Normalization in DBMS

In this tutorial we are going to learn about normalization in DBMS.

Data duplication may occur in a big database defined as a single relation. This data repetition may result in:
Increasing the size of relationships.
It is difficult to manage and update data because it requires searching through several records in relation.
Wastage and inefficient use of disk space and resources.
Errors and inconsistencies become more likely.
To address these issues, we should examine and breakdown the redundant data relations into smaller, simpler, and well-structured relations that satisfy desirable qualities. Normalization is the practice of breaking down relationships into those with fewer properties.

Working of Normalization in DBMS

Normalization in DBMS is a strategy for designing the schema of a database by altering the existing schema, which also eliminates data redundancy and reliance. As a result, using Normalization, the undesirable duplication in data is removed, as are the abnormalities. Values such as null are not permitted to be input for a column in insert anomalous.
The data cannot be updated correctly in an update anomaly because the same values appear numerous times in a column, and in a delete anomaly, the deletion of a record causes inconsistency since it is erased from more than one row. As a result, the goal of normalization is to eliminate redundant data while still storing only related data in the database. This reduces the database size and logically stores the data in the database.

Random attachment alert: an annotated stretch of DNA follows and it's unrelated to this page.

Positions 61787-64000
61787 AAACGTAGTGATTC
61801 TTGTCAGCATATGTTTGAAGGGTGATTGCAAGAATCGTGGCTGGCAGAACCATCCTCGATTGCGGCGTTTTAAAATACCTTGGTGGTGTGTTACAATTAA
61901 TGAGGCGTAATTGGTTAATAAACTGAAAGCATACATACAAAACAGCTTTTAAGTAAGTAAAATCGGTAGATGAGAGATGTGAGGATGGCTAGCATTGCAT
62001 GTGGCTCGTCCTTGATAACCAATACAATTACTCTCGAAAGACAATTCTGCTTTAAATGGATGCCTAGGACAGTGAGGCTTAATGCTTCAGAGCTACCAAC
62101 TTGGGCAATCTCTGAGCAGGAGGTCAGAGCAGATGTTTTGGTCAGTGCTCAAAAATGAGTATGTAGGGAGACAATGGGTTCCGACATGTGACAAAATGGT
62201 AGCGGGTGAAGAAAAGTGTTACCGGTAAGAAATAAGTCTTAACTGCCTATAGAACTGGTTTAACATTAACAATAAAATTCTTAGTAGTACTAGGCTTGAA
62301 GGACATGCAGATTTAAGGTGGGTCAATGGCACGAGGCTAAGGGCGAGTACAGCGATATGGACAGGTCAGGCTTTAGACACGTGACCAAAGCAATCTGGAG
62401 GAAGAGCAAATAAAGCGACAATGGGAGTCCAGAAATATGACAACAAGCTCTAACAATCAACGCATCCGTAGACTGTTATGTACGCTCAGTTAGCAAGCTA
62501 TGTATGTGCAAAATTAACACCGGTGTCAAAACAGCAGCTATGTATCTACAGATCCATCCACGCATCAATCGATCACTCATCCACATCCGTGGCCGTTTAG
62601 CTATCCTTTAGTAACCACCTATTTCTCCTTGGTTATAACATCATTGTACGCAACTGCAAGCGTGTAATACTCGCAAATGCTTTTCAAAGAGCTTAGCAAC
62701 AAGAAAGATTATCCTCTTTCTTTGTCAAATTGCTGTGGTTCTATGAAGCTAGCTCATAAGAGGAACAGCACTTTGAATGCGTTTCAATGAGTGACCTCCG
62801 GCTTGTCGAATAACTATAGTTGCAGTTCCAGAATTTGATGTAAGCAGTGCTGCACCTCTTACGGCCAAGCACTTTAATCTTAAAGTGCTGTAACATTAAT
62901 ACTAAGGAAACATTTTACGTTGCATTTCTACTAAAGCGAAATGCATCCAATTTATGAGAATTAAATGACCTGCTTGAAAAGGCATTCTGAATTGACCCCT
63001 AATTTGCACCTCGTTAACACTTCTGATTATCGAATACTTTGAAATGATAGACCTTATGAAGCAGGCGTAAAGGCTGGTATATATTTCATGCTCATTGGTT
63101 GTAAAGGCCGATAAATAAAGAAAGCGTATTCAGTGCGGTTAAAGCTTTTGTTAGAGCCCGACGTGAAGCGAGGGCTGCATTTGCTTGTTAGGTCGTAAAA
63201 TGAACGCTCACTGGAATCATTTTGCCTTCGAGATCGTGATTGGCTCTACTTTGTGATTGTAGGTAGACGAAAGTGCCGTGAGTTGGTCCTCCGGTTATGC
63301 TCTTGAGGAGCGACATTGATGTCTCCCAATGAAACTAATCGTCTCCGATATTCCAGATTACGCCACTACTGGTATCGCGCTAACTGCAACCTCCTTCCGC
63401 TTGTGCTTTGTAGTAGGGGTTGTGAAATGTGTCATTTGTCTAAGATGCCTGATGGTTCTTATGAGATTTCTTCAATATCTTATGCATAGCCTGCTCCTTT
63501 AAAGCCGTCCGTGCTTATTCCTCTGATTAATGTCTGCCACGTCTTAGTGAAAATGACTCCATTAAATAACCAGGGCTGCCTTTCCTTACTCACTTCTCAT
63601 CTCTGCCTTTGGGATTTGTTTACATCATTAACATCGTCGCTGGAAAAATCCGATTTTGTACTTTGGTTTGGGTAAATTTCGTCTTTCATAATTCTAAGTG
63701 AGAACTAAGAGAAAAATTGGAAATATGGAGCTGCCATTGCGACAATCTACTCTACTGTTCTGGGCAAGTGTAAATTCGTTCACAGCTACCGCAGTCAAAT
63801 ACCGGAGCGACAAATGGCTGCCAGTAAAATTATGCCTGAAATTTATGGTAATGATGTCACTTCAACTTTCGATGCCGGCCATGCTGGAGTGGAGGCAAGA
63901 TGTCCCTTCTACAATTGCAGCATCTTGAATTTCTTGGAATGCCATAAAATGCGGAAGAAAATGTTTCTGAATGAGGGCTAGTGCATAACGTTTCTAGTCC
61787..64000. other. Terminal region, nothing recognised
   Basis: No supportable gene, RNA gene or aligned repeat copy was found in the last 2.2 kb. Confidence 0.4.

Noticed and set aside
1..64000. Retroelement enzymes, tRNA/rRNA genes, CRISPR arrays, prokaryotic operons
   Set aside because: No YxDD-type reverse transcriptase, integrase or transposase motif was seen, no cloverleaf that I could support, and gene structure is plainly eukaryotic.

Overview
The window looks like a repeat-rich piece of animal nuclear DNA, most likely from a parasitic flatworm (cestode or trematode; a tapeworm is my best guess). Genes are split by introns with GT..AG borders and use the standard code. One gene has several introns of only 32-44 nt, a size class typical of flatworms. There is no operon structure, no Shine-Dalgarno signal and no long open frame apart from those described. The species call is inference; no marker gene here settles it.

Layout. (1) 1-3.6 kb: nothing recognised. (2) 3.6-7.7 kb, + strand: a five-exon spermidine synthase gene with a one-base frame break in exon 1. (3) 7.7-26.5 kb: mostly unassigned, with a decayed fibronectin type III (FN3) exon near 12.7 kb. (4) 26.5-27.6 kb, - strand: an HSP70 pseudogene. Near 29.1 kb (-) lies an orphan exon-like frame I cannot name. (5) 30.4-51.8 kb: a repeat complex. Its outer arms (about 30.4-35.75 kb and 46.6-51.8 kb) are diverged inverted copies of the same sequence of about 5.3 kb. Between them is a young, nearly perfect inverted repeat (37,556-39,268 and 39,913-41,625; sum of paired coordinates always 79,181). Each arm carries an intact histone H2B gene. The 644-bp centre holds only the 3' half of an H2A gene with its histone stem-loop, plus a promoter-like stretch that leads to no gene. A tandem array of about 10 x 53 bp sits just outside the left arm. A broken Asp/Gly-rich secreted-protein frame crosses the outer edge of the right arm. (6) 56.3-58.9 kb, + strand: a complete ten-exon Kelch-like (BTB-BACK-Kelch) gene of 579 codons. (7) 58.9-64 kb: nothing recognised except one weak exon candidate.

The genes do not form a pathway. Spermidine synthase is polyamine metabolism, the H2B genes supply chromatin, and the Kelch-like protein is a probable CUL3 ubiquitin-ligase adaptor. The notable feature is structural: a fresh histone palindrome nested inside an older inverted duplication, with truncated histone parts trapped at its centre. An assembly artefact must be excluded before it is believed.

Types of Normal Forms in DBMS

Normalization occurs through a sequence of steps known as Normal forms. Individual relationships are subject to the normal forms. If a relation fulfills constraints, it is in particular normal form.

  • 1NF – If it has an atomic value, then the relation is in 1NF.
  • 2NF – A relation is in 2NF if it is in 1NF and all non-key attributes are completely functional when the primary key is in use.
  • 3NF – If a relation is in 2NF and there is no transition dependency, it is in 3NF.
  • BCNF – Boyce Codd’s normal form is more stringent definition of 3NF.
  • 4NF – A relation is in 4NF if it is in Boyce Codd’s normal form and does not have any multi-valued dependencies.
  • 5NF – In 5NF, there is a relationship. Joining should be lossless if it is in 4NF and does not contain any join dependencies.